API bridges, such as API3, and other solutions like Chainlink, enable developers to use data from Web2 apps, Ethereum developer resources and tutorials and even application development tools such as One Click Dapp and Infura, taking much of the work out of dApp development. A dApp requires that the app be decentralized, permissionless and utilize blockchain technology.
I think what is stopping many people outside of the tech space is both habit and exposure. Folks are used to doing things one way - While the tech space is very aware of what is happening now and what is on the fore, and can see the massive benefit to services like API3, many folks I work with do not know very much about Blockchain, they are in a “Web2 mindset” and think of crypto as the use case for Blockchain without understanding the reach of the technology. They may not fully understand APIs either.
Conversely, I used to work in an IT-centric space with very technical folks where we used to test encrypting and decrypting auth tokens, web services, and a variety of other upstream/downstream services/processes and applications, dealt with challenges around things like audit, connecting with numerous third party integrations as well as handling pooling of requests, so these folks I have no doubt already see the benefits immediately.
So how to bridge the gap?
Recently I listened to a podcast (here: How Fox's Blockchain Creative Labs Is Exploring Media's Web3 Future - Variety) where a certain media company was talking about the challenge of adoption and how they were finding ways to incentivize fans of their shows through NFT tokens, getting their artists to use auctions such as Southeby’s “meta” space and helped users by setting up wallets for them.
So I think some sort of incentivization is needed, and some way to help users understand the benefit of things like immutable audits, or more specifically real-time feeds.
Speaking for myself I have been in IT for many years, and getting into learning cloud infrastructure (in my case via AWS CSA) was somewhat of a gateway that lead to my obsession with Blockchain. And i also was in QA for many years where we tested APIs through things like Postman and SOAP, so embracing Blockchain were less foreign.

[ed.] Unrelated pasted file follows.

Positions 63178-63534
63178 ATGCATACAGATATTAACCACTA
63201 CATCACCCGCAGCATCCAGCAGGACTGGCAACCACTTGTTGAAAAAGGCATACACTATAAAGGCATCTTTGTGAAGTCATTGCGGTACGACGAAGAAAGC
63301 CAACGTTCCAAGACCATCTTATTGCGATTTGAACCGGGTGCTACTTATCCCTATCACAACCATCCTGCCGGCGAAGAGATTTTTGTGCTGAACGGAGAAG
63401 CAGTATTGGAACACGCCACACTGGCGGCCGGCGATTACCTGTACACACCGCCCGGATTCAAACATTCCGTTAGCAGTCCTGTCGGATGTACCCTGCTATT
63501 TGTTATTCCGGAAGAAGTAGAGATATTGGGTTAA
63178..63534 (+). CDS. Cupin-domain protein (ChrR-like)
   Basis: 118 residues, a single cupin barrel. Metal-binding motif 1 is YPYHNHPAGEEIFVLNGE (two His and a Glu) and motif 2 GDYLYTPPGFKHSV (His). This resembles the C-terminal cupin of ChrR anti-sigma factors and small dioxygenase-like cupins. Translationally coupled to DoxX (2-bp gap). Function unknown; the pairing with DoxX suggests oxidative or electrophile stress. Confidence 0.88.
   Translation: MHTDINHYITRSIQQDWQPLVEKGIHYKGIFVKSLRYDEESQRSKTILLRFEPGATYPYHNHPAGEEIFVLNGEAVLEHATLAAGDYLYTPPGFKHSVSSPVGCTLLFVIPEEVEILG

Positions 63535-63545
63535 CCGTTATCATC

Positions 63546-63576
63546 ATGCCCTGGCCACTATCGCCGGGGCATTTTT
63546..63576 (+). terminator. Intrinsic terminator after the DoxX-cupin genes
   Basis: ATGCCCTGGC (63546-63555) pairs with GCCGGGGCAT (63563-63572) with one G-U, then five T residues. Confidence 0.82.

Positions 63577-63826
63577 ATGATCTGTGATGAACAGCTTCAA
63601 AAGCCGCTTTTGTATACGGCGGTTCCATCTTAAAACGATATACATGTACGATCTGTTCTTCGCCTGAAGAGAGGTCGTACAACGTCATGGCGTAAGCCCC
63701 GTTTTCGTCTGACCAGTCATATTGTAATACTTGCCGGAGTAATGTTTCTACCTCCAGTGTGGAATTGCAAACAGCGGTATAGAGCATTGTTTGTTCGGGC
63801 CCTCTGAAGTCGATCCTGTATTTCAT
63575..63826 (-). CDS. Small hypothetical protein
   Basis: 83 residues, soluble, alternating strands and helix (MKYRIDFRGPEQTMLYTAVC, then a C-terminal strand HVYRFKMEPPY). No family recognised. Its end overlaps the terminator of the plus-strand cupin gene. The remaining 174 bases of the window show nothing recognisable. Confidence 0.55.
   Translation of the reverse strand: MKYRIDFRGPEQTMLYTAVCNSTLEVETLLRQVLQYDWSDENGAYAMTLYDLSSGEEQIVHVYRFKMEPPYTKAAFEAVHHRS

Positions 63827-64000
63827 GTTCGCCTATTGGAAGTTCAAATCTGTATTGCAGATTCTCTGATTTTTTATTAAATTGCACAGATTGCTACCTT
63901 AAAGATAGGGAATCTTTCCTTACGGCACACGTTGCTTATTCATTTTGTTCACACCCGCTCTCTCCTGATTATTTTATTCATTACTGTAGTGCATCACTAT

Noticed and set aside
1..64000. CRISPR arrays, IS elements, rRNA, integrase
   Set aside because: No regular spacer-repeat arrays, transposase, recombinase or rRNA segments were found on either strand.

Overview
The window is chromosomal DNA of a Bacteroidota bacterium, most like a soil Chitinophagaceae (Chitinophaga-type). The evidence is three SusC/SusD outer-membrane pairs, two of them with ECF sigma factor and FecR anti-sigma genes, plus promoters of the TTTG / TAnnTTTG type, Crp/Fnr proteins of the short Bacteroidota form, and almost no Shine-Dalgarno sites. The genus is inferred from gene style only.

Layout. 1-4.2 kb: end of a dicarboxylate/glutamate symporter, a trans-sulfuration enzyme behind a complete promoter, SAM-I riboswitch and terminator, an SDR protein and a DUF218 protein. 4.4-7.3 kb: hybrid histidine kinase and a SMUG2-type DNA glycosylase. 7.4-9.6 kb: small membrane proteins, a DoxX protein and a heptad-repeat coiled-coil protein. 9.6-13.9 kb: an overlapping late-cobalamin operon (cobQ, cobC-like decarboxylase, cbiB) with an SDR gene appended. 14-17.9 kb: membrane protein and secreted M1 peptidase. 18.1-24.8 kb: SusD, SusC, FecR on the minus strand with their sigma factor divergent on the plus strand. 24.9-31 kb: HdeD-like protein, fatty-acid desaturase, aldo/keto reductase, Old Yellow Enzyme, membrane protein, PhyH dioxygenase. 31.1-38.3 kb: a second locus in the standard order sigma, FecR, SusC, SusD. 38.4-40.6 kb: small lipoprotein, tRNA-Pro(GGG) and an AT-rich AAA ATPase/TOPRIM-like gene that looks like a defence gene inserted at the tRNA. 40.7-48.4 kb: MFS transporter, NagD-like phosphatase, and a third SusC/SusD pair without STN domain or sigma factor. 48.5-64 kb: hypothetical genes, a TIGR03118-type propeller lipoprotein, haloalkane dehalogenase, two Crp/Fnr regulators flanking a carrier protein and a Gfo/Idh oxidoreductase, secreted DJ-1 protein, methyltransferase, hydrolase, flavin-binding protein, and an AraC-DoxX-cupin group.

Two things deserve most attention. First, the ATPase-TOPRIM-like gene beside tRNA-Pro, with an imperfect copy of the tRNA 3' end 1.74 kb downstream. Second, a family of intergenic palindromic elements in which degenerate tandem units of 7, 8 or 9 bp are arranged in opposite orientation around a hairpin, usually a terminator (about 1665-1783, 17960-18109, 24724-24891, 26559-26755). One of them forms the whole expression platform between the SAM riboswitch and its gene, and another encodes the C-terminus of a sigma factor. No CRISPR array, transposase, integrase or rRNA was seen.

There needs to be a bridge where folks are using services one way and see very clearly and immediately that there is a better way where they can be part of the future. Most people I know do not know what a DAO is, let alone an API or a first party Oracle.
The more mainstream entities that make the leap the more it will be adopted and I believe it is just a matter of time! The API3 technology is just too cool.
What use cases do you think will be the biggest outside of currency?
Hi Ryan ,
Some accessible examples for everyday folks that come to mind are below, I don’t know all the details but there are certainly a number of compelling use cases from my perspective.
-audit in combination with ENS Ethereum Name Service - immutability is a huge benefit.
- archiving - Companies like Arweave are doing this I believe for archiving.
-land registry -
Re: Lantmateriat - Swedish land registry using blockchain
Apparently other countries using Blockchain for this purpose include Brazil , Honduras and UAE.
-supply chain - there are some compelling examples here: https://www.nasdaq.com/articles/blockchain-technology-for-supply-chains%3A-who-is-using-it-and-how
-ticketing for events to prevent counterfeit and double spending on tickets
(I am not sure if this is a service at this time but I could certainly envision this)
-healthcare if companies can address PII/PHI data (HIPAA) perhaps through a hybrid Blockchain model - example: Ever Medical Technologies
-digital ownership for artists - look up Dollyverse. This is closer to currency model as are NFT tokens as souvenirs by folks like Blockchain Creative Labs and what they are doing with incentivizing and fan engagement
-blockchain cloud storage - breaks up data into chunks with each chunk stored in a decentralized location -uses hashing functions – I have not explored the details of this.